TSOL: Backing out of LOST, one episode at a time

David Gaynes provides his combined reaction to "The Candidate" and "The Last Recruit," along with a look at his own recent Island experience.


David Gaynes is back, and making up for lost time with a combined reaction to “The Candidate” and “The Last Recruit,” which fans may remember as two hours of Machiavellian power plays culminating in the death of Sayid, Jin and Sun.

Over the past few weeks, I’ve gotten word from a few readers that they are really enjoying David’s columns. He really appreciates the feedback. David and I are now actually a couple episodes ahead of the columns in terms of viewing, which should make it easier for the columns to come out somewhat consistently as he continues working on his next feature.

Hit the jump to learn a bit more about his very personal Island experience.

Season 6, Episodes 13 and 14 – DOING TIME ON THE ISLAND

I begin with an apology: These blog postings have been anything but regular.  I realize that, as with network television, regular installments are the hallmark of a good blog.  I have a good excuse however, one that is even worthy of blogging about:  I’ve visited the island, my friends.  Yes, you heard correctly.

Last week I paddled to a desert island with my girlfriend Jodi, and by “desert island” I mean “small sandbar on the Delaware River on the border between New Jersey and Pennsylvania.”  I would like to take a moment to applaud our good behavior.  There were no firearms, no betrayals, and at no point did we attempt to “destroy” the island.  Most importantly, it gave me a moment to reflect on Rick’s assignment, what it means to me, the show Lost and the new series, Tsol, which I realize is an entirely different thing.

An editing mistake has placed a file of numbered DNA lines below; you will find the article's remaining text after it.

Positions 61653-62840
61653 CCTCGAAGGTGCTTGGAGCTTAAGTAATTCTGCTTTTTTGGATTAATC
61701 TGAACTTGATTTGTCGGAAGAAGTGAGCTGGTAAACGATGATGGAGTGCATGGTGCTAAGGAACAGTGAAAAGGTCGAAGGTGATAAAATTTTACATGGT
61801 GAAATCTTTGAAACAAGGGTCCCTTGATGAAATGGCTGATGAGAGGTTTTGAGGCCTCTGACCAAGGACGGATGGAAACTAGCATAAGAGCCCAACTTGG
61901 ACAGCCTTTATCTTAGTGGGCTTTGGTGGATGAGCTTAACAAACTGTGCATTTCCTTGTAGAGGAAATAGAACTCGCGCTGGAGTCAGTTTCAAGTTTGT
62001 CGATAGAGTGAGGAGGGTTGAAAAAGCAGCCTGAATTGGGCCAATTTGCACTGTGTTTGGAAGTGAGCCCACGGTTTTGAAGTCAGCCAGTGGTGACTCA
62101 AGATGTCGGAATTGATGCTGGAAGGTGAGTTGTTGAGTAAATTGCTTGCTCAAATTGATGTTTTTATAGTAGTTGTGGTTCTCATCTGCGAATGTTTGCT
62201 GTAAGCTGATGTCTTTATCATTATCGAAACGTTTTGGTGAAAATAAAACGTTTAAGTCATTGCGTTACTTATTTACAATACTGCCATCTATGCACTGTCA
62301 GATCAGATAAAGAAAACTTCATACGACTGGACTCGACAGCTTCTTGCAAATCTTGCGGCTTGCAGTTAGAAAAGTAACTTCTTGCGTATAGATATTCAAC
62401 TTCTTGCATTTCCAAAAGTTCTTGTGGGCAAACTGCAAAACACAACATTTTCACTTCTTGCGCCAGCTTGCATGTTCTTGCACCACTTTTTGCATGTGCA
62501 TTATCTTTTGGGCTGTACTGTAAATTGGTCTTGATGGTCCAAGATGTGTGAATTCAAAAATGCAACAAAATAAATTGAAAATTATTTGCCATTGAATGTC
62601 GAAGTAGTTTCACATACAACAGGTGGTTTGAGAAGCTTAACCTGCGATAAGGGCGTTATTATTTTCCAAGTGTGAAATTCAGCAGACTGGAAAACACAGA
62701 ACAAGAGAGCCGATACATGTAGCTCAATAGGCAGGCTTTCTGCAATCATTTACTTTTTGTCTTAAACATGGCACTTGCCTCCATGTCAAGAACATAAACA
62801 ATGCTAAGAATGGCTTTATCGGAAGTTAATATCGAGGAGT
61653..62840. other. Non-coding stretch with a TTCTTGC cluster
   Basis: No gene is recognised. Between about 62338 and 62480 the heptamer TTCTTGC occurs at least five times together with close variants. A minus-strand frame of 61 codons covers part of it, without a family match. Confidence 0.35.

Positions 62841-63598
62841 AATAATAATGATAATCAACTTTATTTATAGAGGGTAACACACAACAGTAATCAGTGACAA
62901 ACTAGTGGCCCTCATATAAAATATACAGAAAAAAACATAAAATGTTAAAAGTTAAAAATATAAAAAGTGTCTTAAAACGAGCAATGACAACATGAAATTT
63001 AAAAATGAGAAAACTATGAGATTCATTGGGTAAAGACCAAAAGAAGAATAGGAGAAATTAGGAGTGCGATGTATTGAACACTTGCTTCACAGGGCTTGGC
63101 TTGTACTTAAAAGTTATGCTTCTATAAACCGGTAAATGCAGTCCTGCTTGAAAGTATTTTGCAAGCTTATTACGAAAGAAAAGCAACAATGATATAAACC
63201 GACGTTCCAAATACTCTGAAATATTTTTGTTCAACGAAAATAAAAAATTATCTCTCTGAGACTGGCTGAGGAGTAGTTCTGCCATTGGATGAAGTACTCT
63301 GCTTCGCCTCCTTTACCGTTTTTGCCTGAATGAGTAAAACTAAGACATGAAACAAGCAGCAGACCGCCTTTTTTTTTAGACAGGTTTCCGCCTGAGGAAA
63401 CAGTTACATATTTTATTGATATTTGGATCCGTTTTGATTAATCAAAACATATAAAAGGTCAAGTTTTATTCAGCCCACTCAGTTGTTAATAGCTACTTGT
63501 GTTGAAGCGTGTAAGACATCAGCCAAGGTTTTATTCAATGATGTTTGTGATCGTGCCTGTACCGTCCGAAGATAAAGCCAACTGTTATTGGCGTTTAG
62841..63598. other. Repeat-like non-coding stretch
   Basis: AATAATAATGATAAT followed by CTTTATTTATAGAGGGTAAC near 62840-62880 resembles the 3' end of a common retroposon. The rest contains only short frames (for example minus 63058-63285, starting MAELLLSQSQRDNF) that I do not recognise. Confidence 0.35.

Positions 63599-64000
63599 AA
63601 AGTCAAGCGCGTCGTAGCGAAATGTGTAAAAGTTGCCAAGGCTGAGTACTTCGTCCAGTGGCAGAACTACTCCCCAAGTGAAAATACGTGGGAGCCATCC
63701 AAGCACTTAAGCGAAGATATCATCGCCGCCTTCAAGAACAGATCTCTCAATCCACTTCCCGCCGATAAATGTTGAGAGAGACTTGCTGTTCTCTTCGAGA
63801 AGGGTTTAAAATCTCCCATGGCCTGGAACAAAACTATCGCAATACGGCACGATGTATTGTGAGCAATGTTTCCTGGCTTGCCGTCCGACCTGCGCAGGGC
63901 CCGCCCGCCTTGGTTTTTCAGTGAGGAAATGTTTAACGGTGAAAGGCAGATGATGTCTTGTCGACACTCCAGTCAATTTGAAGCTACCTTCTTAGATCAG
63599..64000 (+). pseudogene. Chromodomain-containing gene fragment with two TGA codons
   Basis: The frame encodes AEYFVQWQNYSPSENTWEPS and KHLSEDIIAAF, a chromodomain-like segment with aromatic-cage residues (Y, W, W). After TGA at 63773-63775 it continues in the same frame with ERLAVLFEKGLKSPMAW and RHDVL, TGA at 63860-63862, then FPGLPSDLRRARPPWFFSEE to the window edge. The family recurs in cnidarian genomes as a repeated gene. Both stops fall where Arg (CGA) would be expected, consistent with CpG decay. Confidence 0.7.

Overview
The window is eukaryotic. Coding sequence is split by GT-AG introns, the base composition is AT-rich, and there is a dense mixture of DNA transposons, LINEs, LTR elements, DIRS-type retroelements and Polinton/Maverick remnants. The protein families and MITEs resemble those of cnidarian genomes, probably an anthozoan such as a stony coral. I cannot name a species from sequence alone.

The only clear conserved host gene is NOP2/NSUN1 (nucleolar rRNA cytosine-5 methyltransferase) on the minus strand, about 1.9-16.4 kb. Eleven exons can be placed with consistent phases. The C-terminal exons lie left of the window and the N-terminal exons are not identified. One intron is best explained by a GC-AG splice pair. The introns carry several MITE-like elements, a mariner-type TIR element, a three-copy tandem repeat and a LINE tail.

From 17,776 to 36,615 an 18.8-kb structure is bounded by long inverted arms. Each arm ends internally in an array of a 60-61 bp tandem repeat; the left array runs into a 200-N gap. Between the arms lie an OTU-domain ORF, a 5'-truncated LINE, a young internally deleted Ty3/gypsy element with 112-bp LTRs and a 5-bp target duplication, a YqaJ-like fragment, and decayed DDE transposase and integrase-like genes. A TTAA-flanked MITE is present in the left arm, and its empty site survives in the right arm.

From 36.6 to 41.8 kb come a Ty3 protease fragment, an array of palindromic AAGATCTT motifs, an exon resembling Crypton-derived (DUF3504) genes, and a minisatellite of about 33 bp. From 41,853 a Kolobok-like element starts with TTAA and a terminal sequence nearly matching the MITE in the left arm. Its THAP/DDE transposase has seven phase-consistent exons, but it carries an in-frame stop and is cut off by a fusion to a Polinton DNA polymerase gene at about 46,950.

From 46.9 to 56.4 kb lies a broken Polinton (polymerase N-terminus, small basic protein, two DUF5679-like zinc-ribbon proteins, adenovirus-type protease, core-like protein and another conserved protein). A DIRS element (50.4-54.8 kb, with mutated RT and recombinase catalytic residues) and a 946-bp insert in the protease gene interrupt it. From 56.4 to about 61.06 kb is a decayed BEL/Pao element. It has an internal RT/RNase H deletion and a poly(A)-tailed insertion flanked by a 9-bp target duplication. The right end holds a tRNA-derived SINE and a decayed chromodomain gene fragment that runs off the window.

David Gaynes and Jodi.  On an island.
"We have to go back, Jodi. We have to go BACK!"

As I watch these episodes, my lack of context gives me a certain objectivity about the production overall which I think is of questionable importance overall.  What does it really matter that I think the writing is prosaic, the music ham-fisted and the acting shallow?  But is it any more important that I bring a certain perspective about the overall ideas and themes of the work by watching it in reverse?  Have I essentially drawn my own sense of meaning from what I’ve already seen: Doomed people on an island making sense of their reality in both their Lord-of-the-Flies reality as well as the islands of their former lives?

Islands make for such rich metaphors that they are constantly invoked in narrative and for all my snark, I applaud the creators of Lost for envisioning the island fantasy as something that bears a deeper connection to waking life than we might allow.  This is something I’ve thought about quite a bit in the last few years, mainly a result of seeing a therapist.  Sometimes I think I’m always spending time on the islands of the mind: jealousy island, fear island, loneliness island (in some ways a redundant term, although apparently not in Lost: Jack doesn’t strike me as a lonely person. Locke, perhaps…), pot island (which seems like a great place at first, but really isn’t), hope island, and many others.  It may be scary to accept that the island isn’t so far away from us at any point in our lives, which is why I’m not that thrown at all by the alternate universe of Lost.

It’s been a few weeks, but I’m ready to get back to Tsol island.  Rick, lets do this.  In an hour.  I have an appointment on The Wire island.

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